Definition from Wiktionary, the free dictionary
Jump to navigation Jump to search


 hollow on Wikipedia

Alternative forms[edit]

  • hallow
  • holler (nonstandard: dialectal, especially Southern US)


Etymology 1[edit]

From Middle English holow, holowe, holwe, holwȝ, holgh, from Old English holh (a hollow), from Proto-Germanic *halhwaz, from Proto-Indo-European *ḱelḱwos. Cognate with Old High German huliwa and hulwa, Middle High German hülwe. Perhaps related to hole.


hollow (plural hollows)

  1. A small valley between mountains.
    • c. 1710–20, Matthew Prior, The First Hymn Of Callimachus: To Jupiter
      Forests grew upon the barren hollows.
    • 1820, Washington Irving, The Legend of Sleepy Hollow, published 1864:
      This road leads through a sandy hollow, shaded by trees for about a quarter of a mile, where it crosses the bridge famous in goblin story, and just beyond swells the green knoll on which stands the whitewashed church.
    • 1855, Alfred Tennyson, Maud
      I hate the dreadful hollow behind the little wood.
    He built himself a cabin in a hollow high up in the Rockies.
  2. A sunken area or unfilled space in something solid; a cavity, natural or artificial.
    the hollow of the hand or of a tree
  3. (US) A sunken area.
  4. (figuratively) A feeling of emptiness.
    a hollow in the pit of one's stomach


hollow (third-person singular simple present hollows, present participle hollowing, simple past and past participle hollowed)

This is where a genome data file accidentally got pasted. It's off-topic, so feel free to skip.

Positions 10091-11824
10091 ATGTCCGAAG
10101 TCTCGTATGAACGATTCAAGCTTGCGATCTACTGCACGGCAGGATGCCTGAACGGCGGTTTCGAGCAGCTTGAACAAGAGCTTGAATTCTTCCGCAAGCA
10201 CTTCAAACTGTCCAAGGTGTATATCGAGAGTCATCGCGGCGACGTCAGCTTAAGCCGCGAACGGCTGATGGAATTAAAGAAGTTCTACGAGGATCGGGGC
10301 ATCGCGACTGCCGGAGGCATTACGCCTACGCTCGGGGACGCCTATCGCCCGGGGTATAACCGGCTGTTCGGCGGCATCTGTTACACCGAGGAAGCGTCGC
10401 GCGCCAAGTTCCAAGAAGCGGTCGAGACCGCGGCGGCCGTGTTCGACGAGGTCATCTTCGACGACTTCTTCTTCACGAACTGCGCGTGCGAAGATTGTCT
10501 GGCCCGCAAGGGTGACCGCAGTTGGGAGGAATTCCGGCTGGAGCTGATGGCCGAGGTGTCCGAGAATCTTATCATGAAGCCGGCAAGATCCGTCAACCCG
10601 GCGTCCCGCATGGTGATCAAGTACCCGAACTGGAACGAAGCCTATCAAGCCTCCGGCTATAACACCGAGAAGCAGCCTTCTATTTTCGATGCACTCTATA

1. (transitive) to make a hole in something; to excavate

Etymology 2[edit]

From Middle English holowe, holwe, holuȝ, holgh, from the noun (see above).


hollow (comparative hollower, superlative hollowest)

  1. (of something solid) Having an empty space or cavity inside.
    a hollow tree; a hollow sphere
  2. (of a sound) Distant, eerie; echoing, reverberating, as if in a hollow space; dull, muffled; often low-pitched.
    He let out a hollow moan.
    • 1903, George Gordon Byron, On Leaving Newstead Abbey
      Through thy battlements, Newstead, the hollow winds whistle:
  3. (figuratively) Without substance; having no real or significant worth; meaningless.
    a hollow victory
  4. (figuratively) Insincere, devoid of validity; specious.
    a hollow promise
  5. Concave; gaunt; sunken.
    • c. 1596-1599, William Shakespeare, The Merchant of Venice
      To view with hollow eye and wrinkled brow
  6. (gymnastics) Pertaining to hollow body position
Derived terms[edit]


hollow (not comparable)

  1. (colloquial) Completely, as part of the phrase beat hollow or beat all hollow.

Etymology 3[edit]

Compare holler.


hollow (third-person singular simple present hollows, present participle hollowing, simple past and past participle hollowed)

  1. To call or urge by shouting; to hollo.



  1. Alternative form of hollo